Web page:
ARCHIVED - New tracking tool could hasten detection of flu outbreaks
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March 01, 2010
A new early warning system developed at NRC could help public health officials better detect and respond to outbreaks of diseases and illnesses.
The technology was successfully employed in Ottawa during the fall 2009 H1N1 pandemic to track influenza-like illness (ILI) in patients presenting at the emergency departments of three of the city's hospitals (The Ottawa Hospital, the Children's Hospital of Eastern Ontario, or CHEO, and Queensway Carleton Hospital).
Called ILI Watch, the software program extracted data from the Ottawa hospitals on the chief complaints received from patients. A component known as an ILI-specific classifier was then used to identify symptoms associated with the flu based on key words or phrases, such as "fever," "high temperature" or "severe headache."
Using this data, ILI Watch produced daily reports for Ottawa Public Health officials on the number of ILI cases reported at hospitals as well as the age of the patients. The city's public health authority could then use the data to spot any spikes in the incidence of ILI, and determine which age group was affected. In fact, during the 2009 pandemic, Ottawa Public Health identified several spikes at Ottawa hospitals, particularly at CHEO.
Faster and more accurate than a human
To create the classifier, the NRC Institute for Information Technology (NRC-IIT) collected about 150,000 chief complaints that were received in Ottawa hospital emergency rooms between 2007 and 2008, and that medical professionals classified as ILI or non-ILI symptoms.
"We used those statistics to train a computer to mimic what a human expert would do in identifying symptoms," explains Dr. Joel Martin, who leads NRC's Interactive Information group, which designed ILI Watch.
"Instead of having public health officials spend hours going through that data, the classifier did it in minutes."
The unique automated classification process was "invaluable" during the 2009 H1N1 pandemic, says Dr. Amira Ali, a senior epidemiologist with Ottawa Public Health.
"It didn't just save time, which in itself was very significant. It also improved accuracy by eliminating the possibility of human error associated with having someone manually review the daily intake of hospital cases."
She explains that during the H1N1 pandemic, the ILI-classifier was instrumental in giving Ottawa's public health officials an "overall picture of the daily burden of ILI in the hospital ERs," and to help detect flu outbreaks a lot sooner.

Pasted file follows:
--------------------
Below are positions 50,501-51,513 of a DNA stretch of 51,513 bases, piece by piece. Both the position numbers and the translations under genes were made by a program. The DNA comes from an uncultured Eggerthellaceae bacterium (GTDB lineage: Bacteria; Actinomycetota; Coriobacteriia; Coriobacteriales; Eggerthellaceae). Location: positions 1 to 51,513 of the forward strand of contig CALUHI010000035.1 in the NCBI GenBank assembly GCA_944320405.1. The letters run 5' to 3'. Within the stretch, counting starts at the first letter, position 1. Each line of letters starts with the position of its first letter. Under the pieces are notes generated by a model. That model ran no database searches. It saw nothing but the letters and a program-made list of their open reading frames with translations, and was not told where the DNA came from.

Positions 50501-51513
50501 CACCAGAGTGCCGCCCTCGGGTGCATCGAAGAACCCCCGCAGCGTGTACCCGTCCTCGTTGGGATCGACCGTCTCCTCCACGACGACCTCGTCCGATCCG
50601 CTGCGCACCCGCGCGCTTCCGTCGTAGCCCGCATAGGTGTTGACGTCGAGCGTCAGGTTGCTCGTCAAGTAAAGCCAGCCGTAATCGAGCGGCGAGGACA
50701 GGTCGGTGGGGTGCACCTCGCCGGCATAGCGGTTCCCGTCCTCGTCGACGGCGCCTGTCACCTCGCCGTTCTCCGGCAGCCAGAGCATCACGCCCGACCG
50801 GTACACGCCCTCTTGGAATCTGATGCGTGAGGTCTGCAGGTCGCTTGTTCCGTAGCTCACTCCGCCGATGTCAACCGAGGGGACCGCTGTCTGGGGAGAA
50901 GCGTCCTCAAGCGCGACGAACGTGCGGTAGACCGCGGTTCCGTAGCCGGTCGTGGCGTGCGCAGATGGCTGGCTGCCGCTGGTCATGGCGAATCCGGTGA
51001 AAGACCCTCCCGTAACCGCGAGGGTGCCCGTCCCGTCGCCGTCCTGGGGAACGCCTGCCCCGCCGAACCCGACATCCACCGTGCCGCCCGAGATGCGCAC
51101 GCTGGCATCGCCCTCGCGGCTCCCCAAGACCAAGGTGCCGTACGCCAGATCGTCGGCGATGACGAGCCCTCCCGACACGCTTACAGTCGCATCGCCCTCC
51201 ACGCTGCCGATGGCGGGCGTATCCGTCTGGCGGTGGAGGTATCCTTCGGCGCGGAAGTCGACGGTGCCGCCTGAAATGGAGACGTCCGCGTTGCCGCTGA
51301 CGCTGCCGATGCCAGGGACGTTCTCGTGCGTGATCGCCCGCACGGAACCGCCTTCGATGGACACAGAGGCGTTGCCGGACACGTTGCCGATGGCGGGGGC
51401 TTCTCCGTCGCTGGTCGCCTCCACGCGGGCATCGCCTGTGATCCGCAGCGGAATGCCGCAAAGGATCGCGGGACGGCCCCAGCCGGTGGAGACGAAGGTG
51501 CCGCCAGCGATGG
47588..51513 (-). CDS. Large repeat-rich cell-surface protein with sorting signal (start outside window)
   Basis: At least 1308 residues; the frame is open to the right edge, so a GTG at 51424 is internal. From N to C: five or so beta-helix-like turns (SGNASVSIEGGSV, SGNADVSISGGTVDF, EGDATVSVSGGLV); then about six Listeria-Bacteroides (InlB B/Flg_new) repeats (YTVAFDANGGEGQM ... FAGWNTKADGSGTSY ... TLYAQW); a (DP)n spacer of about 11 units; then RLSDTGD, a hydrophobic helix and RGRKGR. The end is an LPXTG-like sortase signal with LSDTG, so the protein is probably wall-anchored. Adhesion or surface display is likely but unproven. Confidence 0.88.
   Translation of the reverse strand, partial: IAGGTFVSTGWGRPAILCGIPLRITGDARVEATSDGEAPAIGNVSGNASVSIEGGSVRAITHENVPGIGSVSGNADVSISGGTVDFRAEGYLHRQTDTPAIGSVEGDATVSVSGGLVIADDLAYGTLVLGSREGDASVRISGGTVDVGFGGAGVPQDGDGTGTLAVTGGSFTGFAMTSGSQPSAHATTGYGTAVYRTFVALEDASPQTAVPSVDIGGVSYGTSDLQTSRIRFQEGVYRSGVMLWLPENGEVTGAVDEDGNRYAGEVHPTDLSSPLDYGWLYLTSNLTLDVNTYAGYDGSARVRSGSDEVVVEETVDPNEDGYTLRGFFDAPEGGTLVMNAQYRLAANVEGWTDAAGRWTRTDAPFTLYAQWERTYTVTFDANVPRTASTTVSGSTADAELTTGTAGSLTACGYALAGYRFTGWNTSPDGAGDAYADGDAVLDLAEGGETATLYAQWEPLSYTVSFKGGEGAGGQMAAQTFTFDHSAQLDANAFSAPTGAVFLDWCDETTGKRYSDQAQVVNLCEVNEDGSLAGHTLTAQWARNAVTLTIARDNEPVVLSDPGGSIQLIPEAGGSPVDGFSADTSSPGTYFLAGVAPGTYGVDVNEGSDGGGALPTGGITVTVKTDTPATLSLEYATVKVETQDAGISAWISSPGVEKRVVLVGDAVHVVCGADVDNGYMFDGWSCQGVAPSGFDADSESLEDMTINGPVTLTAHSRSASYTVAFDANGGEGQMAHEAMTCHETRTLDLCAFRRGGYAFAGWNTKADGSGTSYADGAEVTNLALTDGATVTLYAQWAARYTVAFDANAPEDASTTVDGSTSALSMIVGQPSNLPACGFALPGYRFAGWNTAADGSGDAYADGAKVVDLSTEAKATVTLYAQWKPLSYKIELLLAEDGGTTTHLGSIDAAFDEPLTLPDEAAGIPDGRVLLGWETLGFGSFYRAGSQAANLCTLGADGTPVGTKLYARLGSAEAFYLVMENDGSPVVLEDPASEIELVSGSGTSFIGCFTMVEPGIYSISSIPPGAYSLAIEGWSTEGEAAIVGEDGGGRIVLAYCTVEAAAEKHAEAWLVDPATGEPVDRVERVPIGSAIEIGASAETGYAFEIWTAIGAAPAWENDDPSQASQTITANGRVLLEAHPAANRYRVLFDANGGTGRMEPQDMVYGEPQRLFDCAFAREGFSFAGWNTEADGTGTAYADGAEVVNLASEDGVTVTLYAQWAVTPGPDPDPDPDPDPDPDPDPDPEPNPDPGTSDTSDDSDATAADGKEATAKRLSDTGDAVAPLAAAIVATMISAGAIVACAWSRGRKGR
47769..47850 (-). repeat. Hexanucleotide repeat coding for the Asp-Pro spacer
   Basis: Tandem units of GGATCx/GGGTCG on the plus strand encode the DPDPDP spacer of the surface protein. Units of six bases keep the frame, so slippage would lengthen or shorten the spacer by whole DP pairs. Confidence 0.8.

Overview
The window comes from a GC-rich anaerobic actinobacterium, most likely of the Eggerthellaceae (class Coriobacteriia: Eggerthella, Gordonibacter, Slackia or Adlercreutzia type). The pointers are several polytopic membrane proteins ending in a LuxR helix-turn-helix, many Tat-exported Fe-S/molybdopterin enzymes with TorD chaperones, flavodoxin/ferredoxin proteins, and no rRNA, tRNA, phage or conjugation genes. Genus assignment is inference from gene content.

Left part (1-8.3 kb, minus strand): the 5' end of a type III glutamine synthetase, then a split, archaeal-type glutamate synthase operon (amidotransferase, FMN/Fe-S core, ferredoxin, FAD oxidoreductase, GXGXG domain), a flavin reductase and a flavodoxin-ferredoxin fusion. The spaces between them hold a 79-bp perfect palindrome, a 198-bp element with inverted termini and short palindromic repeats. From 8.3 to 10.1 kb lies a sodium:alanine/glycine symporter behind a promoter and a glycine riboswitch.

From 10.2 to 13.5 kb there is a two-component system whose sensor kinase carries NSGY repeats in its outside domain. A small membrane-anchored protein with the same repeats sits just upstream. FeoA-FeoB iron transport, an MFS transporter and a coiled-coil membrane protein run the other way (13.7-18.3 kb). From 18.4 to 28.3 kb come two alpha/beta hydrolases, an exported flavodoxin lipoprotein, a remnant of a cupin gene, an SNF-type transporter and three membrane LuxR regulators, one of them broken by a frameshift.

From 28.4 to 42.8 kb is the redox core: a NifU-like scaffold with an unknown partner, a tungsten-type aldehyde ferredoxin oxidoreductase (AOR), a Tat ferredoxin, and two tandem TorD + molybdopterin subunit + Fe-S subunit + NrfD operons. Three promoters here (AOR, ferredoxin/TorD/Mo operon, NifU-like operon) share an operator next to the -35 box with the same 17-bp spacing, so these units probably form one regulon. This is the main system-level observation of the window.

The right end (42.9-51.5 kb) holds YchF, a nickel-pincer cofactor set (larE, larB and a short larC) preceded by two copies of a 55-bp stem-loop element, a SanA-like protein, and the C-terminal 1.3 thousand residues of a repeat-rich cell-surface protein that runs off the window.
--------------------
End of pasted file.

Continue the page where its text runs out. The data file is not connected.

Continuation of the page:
Adaptable for future viruses
Ottawa Public Health will continue using ILI Watch, which has also been deployed in the Grey Bruce Health Unit, northwest of Toronto, as well as in Kingston, Frontenac and Lennox & Addington Public Health in eastern Ontario. The ILI classifier has been modified to provide flu updates every six hours.
In fact, ILI Watch can be adapted to add new symptoms and satisfy any requirements of public health authorities - such as the frequency of reporting - for future strains of flu viruses, an aspect not featured in any other automated syndromic surveillance system, according to Jason Morin, a project officer with NRC-IIT's Interactive Information group, who adds that ILI Watch is also unique in its accuracy of replicating human judgment of ILI syndromes.
The ILI-related tracking system is part of the Advanced Syndromic Surveillance and Emergency Triage (ASSET) project, led by the University of Ottawa Heart Institute and involving several federal government, industry and health-related partners, including NRC, Ottawa Public Health and Ottawa-based software company, AMITA Corporation.
Launched in Ottawa in 2007 and funded by Canada's Chemical, Biological, Radiological-Nuclear, and Explosives Research and Technology Initiative (CRTI), ASSET is also an automated system that monitors data streams, such as health records, to identify medical symptoms associated with any illness or disease that could result from a terrorist attack.
It is also nimble enough to track syndromes related to other occurrences, such as the bacterial contamination of a water supply from E. coli.
Enquiries: Media relations
National Research Council of Canada
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